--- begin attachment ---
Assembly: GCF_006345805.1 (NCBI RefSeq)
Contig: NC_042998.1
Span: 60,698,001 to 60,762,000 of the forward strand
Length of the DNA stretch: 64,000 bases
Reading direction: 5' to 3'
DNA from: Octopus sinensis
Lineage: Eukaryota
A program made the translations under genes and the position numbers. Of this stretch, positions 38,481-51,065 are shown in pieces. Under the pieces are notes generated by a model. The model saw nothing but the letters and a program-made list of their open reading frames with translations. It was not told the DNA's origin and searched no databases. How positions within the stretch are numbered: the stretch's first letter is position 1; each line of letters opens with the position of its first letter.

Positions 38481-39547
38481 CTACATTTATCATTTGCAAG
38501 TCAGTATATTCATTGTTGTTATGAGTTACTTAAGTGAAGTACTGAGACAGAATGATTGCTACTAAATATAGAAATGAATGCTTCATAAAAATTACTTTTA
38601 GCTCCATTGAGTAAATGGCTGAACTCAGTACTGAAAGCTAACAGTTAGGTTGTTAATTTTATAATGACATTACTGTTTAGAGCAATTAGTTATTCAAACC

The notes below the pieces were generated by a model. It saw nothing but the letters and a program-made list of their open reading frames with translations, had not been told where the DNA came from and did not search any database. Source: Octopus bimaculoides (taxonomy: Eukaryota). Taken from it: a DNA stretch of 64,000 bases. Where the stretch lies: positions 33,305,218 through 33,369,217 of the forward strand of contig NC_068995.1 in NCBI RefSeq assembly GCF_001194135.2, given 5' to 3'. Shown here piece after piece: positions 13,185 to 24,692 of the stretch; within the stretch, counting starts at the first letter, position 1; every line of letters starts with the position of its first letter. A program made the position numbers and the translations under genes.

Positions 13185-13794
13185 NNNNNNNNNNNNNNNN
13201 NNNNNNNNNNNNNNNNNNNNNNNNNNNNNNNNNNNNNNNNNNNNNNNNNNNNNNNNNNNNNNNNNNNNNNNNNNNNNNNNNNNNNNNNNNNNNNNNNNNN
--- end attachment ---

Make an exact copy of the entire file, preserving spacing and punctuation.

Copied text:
Assembly: GCF_006345805.1 (NCBI RefSeq)
Contig: NC_042998.1
Span: 60,698,001 to 60,762,000 of the forward strand
Length of the DNA stretch: 64,000 bases
Reading direction: 5' to 3'
DNA from: Octopus sinensis
Lineage: Eukaryota
A program made the translations under genes and the position numbers. Of this stretch, positions 38,481-51,065 are shown in pieces. Under the pieces are notes generated by a model. The model saw nothing but the letters and a program-made list of their open reading frames with translations. It was not told the DNA's origin and searched no databases. How positions within the stretch are numbered: the stretch's first letter is position 1; each line of letters opens with the position of its first letter.

Positions 38481-39547
38481 CTACATTTATCATTTGCAAG
38501 TCAGTATATTCATTGTTGTTATGAGTTACTTAAGTGAAGTACTGAGACAGAATGATTGCTACTAAATATAGAAATGAATGCTTCATAAAAATTACTTTTA
38601 GCTCCATTGAGTAAATGGCTGAACTCAGTACTGAAAGCTAACAGTTAGGTTGTTAATTTTATAATGACATTACTGTTTAGAGCAATTAGTTATTCAAACC

The notes below the pieces were generated by a model. It saw nothing but the letters and a program-made list of their open reading frames with translations, had not been told where the DNA came from and did not search any database. Source: Octopus bimaculoides (taxonomy: Eukaryota). Taken from it: a DNA stretch of 64,000 bases. Where the stretch lies: positions 33,305,218 through 33,369,217 of the forward strand of contig NC_068995.1 in NCBI RefSeq assembly GCF_001194135.2, given 5' to 3'. Shown here piece after piece: positions 13,185 to 24,692 of the stretch; within the stretch, counting starts at the first letter, position 1; every line of letters starts with the position of its first letter. A program made the position numbers and the translations under genes.

Positions 13185-13794
13185 NNNNNNNNNNNNNNNN
13201 NNNNNNNNNNNNNNNNNNNNNNNNNNNNNNNNNNNNNNNNNNNNNNNNNNNNNNNNNNNNNNNNNNNNNNNNNNNNNNNNNNNNNNNNNNNNNNNNNNNN